Nguyen gets stopped on the street a lot. But not, he says, because of MasterChef Vietnam, or SBS's Luke Nguyen's Vietnam or any of the other cooking programs he's starred in. No, he reckons it's because he bears a passing resemblance to his mate Dustin Nguyen – Johnny Depp's sidekick from the original 21 Jump Street. "It happens all the time," he says, as we're stopped by a weasel coffee vendor at the Ben Thanh – a massive indoor market built by French colonialists in 1901 that sells food and trinkets, taxidermy (my kingdom for a framed vampire bat) and tea. At a wet market out the back, buckets of snails, pipis and shellfish are on show alongside live soft-shell crabs blinking away, their soft, leathery carapaces gently bound.
A young Vietnamese man stirs caramel to be made into coconut candies. Photo: Myffy Rigby
Banh Xeo Muoi Xiem bridges the divide between street and restaurant food extremely comfortably. It's still interesting stuff that doesn't require cutlery, but there are also cold 333s on hand, and sweet mercy, seats. Outside, there's a series of burners covered in battered, blackened woks. This is where they make those coconut pancakes, dotted with pieces of roast pork and cooked prawns or mixed mushrooms and hearts of palm. They come to the table all crisped up and lacy edged, served with sawtooth, fish mint, Vietnamese mint, perilla and lettuce and the ubiquitous nuoc cham, for dipping.
Now, while first impulse might be to hole up in a shady, dark bar and escape the heat, there really is something to be said for the unadulterated glitz of Saigon's rooftop bars. It's an acute snapshot of the other side of the city – one where the money flows as free as the bottle service Belvedere. Glow Skybar is a brilliant case in point with some stellar views of the city. But if you want to pretend to be Graham Greene, you'll want the Hotel Majestic, with panoramic views of the Mekong where you can imagine yourself in a rumpled linen suit, a panama hat and a battered Moleskine.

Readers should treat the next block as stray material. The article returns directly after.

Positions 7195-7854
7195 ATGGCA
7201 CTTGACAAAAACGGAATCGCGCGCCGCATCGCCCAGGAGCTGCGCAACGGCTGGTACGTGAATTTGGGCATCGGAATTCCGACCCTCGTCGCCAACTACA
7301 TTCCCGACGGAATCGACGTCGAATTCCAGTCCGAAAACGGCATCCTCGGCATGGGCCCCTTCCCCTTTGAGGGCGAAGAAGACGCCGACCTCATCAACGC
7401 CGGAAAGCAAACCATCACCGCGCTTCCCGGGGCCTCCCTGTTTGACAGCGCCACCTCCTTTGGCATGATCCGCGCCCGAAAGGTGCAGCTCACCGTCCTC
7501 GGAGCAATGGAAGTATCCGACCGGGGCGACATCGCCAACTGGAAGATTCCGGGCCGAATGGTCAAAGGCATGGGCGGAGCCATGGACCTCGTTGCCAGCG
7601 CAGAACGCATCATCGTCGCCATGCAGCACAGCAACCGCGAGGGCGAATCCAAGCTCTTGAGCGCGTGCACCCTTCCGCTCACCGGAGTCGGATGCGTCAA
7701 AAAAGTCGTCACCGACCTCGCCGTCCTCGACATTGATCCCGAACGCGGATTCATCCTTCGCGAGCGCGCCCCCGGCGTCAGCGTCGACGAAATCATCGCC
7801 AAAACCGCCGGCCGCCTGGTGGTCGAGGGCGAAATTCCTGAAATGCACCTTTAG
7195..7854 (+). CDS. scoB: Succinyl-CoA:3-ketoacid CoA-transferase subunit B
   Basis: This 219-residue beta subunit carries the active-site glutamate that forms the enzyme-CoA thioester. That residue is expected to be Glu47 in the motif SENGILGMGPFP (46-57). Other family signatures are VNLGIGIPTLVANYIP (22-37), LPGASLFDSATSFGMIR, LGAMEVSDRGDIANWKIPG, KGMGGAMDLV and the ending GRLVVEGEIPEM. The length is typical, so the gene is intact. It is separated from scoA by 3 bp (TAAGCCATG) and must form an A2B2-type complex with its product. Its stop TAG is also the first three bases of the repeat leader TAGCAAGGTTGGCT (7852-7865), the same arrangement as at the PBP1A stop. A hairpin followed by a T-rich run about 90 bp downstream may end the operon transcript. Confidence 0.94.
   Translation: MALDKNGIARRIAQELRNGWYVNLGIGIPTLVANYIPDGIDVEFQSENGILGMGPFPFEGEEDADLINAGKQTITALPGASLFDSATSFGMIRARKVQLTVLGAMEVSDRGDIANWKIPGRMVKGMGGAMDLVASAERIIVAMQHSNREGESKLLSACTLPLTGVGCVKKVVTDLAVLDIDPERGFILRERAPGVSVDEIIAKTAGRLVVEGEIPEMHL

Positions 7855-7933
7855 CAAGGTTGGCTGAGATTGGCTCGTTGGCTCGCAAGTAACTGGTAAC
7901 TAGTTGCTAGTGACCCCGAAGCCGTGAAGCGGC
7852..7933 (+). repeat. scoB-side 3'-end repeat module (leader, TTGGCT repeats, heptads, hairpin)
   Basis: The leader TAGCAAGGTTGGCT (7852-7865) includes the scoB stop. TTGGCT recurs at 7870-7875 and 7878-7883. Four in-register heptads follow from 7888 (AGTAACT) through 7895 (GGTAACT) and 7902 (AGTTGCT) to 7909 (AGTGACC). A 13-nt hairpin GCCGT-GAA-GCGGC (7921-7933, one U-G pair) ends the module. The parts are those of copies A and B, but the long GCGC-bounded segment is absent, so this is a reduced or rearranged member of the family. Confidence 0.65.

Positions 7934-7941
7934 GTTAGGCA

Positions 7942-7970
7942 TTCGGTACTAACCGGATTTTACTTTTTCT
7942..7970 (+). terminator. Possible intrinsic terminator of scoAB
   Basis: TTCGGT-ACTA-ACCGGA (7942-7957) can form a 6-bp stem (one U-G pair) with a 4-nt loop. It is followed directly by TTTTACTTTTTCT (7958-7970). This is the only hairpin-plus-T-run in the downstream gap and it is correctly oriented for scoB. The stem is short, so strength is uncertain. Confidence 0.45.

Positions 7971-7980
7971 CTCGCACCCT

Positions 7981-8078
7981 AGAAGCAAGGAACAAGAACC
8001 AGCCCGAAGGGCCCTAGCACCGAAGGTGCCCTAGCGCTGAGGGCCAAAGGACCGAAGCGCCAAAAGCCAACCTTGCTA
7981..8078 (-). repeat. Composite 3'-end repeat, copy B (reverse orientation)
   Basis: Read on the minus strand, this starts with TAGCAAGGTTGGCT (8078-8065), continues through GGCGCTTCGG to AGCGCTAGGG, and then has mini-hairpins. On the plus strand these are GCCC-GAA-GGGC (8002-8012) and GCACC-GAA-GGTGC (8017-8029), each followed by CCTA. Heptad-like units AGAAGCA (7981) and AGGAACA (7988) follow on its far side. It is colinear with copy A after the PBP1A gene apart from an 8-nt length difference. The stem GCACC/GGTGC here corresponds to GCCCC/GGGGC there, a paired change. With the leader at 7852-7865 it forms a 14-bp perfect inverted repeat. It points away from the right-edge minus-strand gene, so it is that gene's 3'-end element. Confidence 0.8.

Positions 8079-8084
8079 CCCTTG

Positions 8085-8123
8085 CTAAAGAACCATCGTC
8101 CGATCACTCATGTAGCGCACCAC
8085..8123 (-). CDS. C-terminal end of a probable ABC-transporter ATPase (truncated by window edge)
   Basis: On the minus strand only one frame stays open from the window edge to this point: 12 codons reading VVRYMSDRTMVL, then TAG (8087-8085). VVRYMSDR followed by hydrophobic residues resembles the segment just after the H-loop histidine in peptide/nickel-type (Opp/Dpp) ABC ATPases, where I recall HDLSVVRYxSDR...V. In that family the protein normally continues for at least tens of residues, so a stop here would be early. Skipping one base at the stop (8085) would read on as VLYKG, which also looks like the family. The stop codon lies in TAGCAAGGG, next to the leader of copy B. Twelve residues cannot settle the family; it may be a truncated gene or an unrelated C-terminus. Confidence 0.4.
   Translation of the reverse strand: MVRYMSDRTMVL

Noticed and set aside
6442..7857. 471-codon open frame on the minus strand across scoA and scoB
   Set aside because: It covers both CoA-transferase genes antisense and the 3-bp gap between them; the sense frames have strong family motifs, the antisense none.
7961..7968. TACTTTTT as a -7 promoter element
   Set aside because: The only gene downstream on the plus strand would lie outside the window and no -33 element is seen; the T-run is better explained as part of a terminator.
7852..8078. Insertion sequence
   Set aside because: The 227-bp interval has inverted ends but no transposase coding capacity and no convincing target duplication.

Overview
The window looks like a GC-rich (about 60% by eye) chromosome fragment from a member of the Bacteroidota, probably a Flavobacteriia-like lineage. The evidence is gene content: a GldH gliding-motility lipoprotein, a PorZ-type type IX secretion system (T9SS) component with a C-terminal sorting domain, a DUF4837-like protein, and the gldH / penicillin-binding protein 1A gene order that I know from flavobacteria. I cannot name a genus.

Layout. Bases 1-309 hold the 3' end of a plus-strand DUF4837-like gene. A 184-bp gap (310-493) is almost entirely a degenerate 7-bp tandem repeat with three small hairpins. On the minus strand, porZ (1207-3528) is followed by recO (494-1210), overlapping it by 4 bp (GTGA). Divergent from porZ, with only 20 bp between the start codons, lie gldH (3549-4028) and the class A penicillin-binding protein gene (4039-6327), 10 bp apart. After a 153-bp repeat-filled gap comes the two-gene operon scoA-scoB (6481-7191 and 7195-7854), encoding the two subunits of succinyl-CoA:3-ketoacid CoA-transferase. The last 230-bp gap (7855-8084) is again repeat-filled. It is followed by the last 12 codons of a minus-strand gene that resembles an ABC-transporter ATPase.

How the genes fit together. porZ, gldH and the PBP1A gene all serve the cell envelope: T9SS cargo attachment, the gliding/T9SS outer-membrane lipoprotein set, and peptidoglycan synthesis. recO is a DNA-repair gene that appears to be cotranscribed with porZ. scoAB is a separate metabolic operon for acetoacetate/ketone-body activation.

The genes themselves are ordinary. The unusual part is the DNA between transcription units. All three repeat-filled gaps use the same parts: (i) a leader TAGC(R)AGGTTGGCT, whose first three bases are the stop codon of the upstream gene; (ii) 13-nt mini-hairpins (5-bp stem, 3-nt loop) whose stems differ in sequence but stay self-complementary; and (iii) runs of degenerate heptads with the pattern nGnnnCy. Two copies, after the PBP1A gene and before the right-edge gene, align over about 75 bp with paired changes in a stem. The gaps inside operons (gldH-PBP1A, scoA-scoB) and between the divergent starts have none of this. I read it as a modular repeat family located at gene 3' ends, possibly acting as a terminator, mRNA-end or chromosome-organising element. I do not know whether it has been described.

It truly is a city that never stops moving. A midnight feast sees us taking up most of the footpath outside Mai Xuan Canh where Nguyen orders duck tongues two ways – grilled over charcoal and braised in a whole lot of chilli – and chicken feet, flattened out and grilled in a sticky sweet glaze. They're all at once gelatinous and smoky and sweet. While we're sitting outside on those tiny plastic stools that have your knees knocking you in the chin if you're over five feet, Nguyen's wife leans over and buys a serve of boiled quail eggs from a passing street vendor, some green mango from another, and a bag of longans from yet another. "Just a small snack while we're here."
So there really is a take-a-wrong-turn-and-you'll-miss-it side to Saigon that requires some commitment to get to know. Co Giang Street is definitely one of those places. Getting there at 6am guarantees seeing the market at its peak, the sun rising over piles of fresh seafood, raw meats and fruits. A cock fight is happening on the footpath where two guys in nothing but stubbies throw down small notes as the two roosters maul each other. The market is mostly fresh produce. Street food vendors sell Chinese-style doughnuts, Vietnamese sandwiches of roast pork and really good pate, coriander and heaps of chilli and soy on a roll with just the right amount of chew. Little buckets hold fresh fish and crabs. By 7am, it's all sold and packed away like it never happened. And really, that's kind of the beauty of it.
Banh Xeo Muoi Xiem 190 Nam Ky Khoi Nghia
Ben Thanh Intersection of Le Loi, Ham Nghi, Tran Hung Dao avenues and Le Lai Street
Cau Ong Lanh Market Ben Chuong Street, Ben Nghe Canal
Glow Skybar Rooftop, President Place, 93 Nguyen Du
Grain by Luke Cooking Studio, level 3, 71-75 Hai Ba Trung
Hotel Majestic 1 Dong Khoi Street, Ben Nghe Canal
Mai Xuan Canh 57 Nguyen Du, Ben Nghe Canal
Good Food travelled as a guest of APT
Season two of Luke Nguyen's Greater Mekong will air on the Food Network at 7pm weekdays from February 8 to coincide with Lunar New Year.
Book to travel on the 13-day Vietnam and Cambodia Highlights tour, departing July 2016 onwards from $5345 a person twin share and experience a special degustation dinner with matching wine designed by APT Asia ambassador Luke Nguyen. Guests may also choose to join a special cooking class at Nguyen's newly opened Grain cooking school in Saigon. On board the RV AmaLotus, enjoy his welcome dinner or sample his new Indochine private restaurant. Details: APT, phone 1300 196 420, or see aptouring.com.au.